|Networking Interfaces||Four Gigabit LAN ports, one Gigabit WAN port||None|
|Max. Power Consumption||26W||11.5W|
|Power Method||2-prong standard AC power cord||Three-prong snap-on|
|Supported Voltage Range||100 -240VAC||100 – 240VAC|
|Max TX Power||2.4 GHz: 23 dBm / 5 GHz: 26 dBm||2.4Ghz: 24.8 dBm; 5GHz: 30 dBm|
|Antenna Gain||2.4 GHz: 3 dBi / 5 GHz: 4.5 dBi||2.4 GHz: 4.5 dBi / 5 GHz: 5 dBi|
|Wi-Fi Standards||802.11 a/b/g/n/ac/ac-wave 2||Same as Router|
|Wireless Security||WEP, WPA-PSK,WPA-Enterprise (WPA/WPA2, TKIP/AES)||Same as Router|
|Channel Bandwidth||20MHz, 40MHz, 80MHz, 160MHz||Same as Router|
|Special Feature||Built-in Ubiquiti UniFi Controller||None|
|Operating Temperature||-10 to 45° C (14 to 113° F)||-10 to 60° C (14 to 140° F)|
|Operating Humidity||5 to 95% Noncondensing||Same as Router|
By the same token, it will not work with an AmpliFi router, like the AmpliFi HD mentioned above. And the Beacon doesn’t work with any third-party router.
Dual-band top-tier Wi-Fi 5 specs
At the core, the UniFi AP BeaconHD Wi-Fi MeshPoint is a 4×4 Wi-Fi 5 extender with the top speeds on the 5GHz of 1733 Mbps. It’s a dual-band device, so there’s no dedicated backhaul. As a result, at best, a client will get just 867 Mbps out of it due to signal loss.
It’s always tricky to find that sweet spot to place a wireless mesh point, especially one without a dedicated backhaul band. Too close, and you don’t have the coverage you want. Too far, well, there’s not much signal from the router for the device to extend.
In the case of the UDM BeaconHD, things were much harder. You have to be quite lucky to have an available and suitable wall socket at the perfect spot.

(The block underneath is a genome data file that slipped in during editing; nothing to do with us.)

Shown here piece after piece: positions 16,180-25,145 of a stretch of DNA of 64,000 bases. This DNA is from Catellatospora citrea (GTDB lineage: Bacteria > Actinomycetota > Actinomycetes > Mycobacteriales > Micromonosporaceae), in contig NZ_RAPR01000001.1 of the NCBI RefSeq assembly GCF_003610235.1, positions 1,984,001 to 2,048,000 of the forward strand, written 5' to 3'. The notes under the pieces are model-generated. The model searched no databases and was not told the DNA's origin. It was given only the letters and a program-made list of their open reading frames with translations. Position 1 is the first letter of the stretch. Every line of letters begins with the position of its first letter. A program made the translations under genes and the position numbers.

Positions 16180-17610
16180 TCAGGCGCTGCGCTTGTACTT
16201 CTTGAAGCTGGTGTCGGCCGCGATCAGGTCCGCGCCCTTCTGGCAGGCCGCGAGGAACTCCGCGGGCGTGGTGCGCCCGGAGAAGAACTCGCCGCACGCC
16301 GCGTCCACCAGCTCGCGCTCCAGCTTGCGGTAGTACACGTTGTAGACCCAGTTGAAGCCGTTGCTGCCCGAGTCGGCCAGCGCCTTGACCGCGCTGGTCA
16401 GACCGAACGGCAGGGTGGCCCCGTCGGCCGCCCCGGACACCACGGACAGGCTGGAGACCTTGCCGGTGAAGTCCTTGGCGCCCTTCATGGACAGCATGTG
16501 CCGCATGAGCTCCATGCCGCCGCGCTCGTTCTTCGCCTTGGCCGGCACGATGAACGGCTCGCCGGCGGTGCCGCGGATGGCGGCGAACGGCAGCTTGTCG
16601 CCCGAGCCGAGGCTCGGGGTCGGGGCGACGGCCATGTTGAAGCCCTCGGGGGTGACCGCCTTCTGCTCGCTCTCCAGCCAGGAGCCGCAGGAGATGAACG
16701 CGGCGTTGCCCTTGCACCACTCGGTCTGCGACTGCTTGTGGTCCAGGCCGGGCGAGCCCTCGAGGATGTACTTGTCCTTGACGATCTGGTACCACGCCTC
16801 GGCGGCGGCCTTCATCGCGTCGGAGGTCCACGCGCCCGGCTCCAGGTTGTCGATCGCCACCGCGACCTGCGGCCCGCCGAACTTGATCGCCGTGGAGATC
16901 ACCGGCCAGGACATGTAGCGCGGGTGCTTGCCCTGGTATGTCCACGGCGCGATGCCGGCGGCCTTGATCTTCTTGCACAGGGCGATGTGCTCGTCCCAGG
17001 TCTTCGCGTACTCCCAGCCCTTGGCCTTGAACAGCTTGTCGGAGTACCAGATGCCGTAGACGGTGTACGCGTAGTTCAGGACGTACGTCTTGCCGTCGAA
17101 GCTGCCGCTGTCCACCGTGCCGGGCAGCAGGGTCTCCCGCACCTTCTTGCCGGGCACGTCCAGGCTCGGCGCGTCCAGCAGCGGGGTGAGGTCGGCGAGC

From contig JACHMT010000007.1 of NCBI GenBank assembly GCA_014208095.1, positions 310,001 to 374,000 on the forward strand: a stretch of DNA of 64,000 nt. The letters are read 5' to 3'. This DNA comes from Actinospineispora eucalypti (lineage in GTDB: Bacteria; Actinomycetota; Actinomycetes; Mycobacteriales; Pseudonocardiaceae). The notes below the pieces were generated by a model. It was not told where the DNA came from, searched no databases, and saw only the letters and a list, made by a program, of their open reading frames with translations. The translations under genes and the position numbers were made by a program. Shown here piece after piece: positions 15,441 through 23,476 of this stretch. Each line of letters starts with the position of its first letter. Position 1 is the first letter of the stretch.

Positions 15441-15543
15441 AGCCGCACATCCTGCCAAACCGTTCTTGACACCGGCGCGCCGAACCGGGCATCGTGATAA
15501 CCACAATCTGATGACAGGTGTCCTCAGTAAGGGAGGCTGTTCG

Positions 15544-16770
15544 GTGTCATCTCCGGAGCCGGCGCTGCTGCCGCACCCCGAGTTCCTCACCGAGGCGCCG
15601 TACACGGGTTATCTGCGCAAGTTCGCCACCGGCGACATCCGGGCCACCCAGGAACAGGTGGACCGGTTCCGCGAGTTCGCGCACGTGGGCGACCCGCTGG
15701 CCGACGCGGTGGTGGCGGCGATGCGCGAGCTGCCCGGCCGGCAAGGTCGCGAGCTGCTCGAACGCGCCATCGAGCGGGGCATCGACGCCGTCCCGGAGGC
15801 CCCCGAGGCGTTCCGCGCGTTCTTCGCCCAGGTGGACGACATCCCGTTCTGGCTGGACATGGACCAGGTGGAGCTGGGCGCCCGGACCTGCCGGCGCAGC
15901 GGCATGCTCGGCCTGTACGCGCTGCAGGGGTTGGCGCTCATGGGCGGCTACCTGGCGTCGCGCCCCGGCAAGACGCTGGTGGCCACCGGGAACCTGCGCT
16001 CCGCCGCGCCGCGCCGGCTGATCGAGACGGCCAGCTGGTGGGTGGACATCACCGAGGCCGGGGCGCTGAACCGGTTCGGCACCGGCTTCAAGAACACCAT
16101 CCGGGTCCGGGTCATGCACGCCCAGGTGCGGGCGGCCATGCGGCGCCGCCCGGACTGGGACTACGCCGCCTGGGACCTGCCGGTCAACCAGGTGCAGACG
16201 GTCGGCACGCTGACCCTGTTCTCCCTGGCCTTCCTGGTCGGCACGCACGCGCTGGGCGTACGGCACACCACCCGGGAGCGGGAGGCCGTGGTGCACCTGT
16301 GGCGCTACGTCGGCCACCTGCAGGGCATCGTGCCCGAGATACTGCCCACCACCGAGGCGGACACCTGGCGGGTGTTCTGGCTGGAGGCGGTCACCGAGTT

UDM BeaconHD: No-brainer setup
But that’s the only issue with the Beason. Once you have found a place for it, the rest is a no-brainer.
The setup process is super easy. Just plug it in a few feet from the Dream Machine router, and run the UniFi mobile app. Within a few seconds, you’ll see the AP BeaconHD appear on the Device tab as “Pending Adoption.”
Now, tap on it, and the system will add it to the Deam Machine’s UniFi controller. The whole process took me less than a few minutes. After that, I could change the name of the Beacon and use the mobile app to manage it, including viewing connected clients and a host of other geeky information.
By the way, while the setup was easy, I did notice some minor oddities. The mobile app doesn’t allow for firmware updates. For that, you’ll need to use the web interface of the Dream Machine. The Beacon worked much better with the latest firmware, so much sure you do that right away.
Once everything is up and running, just like any other mesh system, clients connected to the Beacon will enjoy all the settings and features of the Dream Machine itself. Among other things, that means the mesh has much more to offer than an AmpliFi HD set.
UDM BeaconHD: Excellent performance
I stacked the UniFi AP BeaconHD Wi-Fi MeshPoint up against satellite units of other Wi-Fi 5 mesh systems, and it did very well for a dual-band broadcaster.
Specifically, at a close distance of fewer than 10 feet (3 m), my 3×3 Wi-Fi 5 clients were able to get a sustained speed of 314 Mbps out of it. When I increased the distance to 40 feet (12 m), it averaged 242 Mbps, faster than the tri-band Netgear Orbi RBK50.
It was hard for me to test the coverage of the Dream Machine + BeaconHD combo mesh due to the issue with the plug. However, it’s safe to say the two can handle some 4000 ft² (372 m²) quite easily, or even more, as long as you can find an excellent place for the Beacon.
I tested the system for some 10 days and had no problems at all. There was no disconnection, and the connection was consistently fast enough to deliver 100 Mbps or faster Internet speed throughout my home.
The UniFi AP BeaconHD Wi-Fi MeshPoint is a niche mesh point – it only works with an existing UniFi controller, like the UniFi Dream Machine router. And then, it makes a remarkably convenient and well-performing add-on mesh unit.
Design-wise, though, you first need to have a suitable wall socket waiting for it, which can be a huge issue for most homes. Keep that in mind before getting yours.